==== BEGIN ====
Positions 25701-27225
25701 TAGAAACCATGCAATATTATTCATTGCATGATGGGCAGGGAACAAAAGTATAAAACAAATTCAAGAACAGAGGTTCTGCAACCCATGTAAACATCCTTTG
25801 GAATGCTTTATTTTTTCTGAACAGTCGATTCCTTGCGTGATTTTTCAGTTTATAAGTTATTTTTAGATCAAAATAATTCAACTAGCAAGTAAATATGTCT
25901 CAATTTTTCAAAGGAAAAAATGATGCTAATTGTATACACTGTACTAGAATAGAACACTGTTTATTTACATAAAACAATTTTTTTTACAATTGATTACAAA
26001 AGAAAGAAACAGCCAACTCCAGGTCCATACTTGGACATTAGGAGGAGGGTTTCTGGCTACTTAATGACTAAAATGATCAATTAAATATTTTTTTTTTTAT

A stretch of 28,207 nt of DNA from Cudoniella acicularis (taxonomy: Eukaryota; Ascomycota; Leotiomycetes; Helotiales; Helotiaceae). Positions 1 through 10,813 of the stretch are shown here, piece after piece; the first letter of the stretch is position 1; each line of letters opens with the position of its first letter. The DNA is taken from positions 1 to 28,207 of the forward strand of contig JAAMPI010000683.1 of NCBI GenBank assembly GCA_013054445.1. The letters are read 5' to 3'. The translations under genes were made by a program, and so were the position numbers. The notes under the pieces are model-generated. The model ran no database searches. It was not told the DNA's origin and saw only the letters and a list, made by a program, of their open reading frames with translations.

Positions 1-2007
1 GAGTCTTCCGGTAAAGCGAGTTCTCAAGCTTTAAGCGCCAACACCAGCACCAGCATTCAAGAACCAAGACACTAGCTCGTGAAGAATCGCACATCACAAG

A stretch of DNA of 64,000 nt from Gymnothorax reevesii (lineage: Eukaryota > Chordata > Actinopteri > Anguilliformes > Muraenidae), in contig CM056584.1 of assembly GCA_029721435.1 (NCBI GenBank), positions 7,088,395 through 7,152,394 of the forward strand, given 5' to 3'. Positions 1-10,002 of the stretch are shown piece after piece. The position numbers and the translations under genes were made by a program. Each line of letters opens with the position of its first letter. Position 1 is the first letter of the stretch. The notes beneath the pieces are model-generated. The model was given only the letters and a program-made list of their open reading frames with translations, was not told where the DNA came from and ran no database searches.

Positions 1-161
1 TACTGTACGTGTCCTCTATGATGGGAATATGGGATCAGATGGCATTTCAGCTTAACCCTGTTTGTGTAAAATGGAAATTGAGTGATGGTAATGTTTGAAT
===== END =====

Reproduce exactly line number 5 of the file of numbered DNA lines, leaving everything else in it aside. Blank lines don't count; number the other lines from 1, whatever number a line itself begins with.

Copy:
26001 AGAAAGAAACAGCCAACTCCAGGTCCATACTTGGACATTAGGAGGAGGGTTTCTGGCTACTTAATGACTAAAATGATCAATTAAATATTTTTTTTTTTAT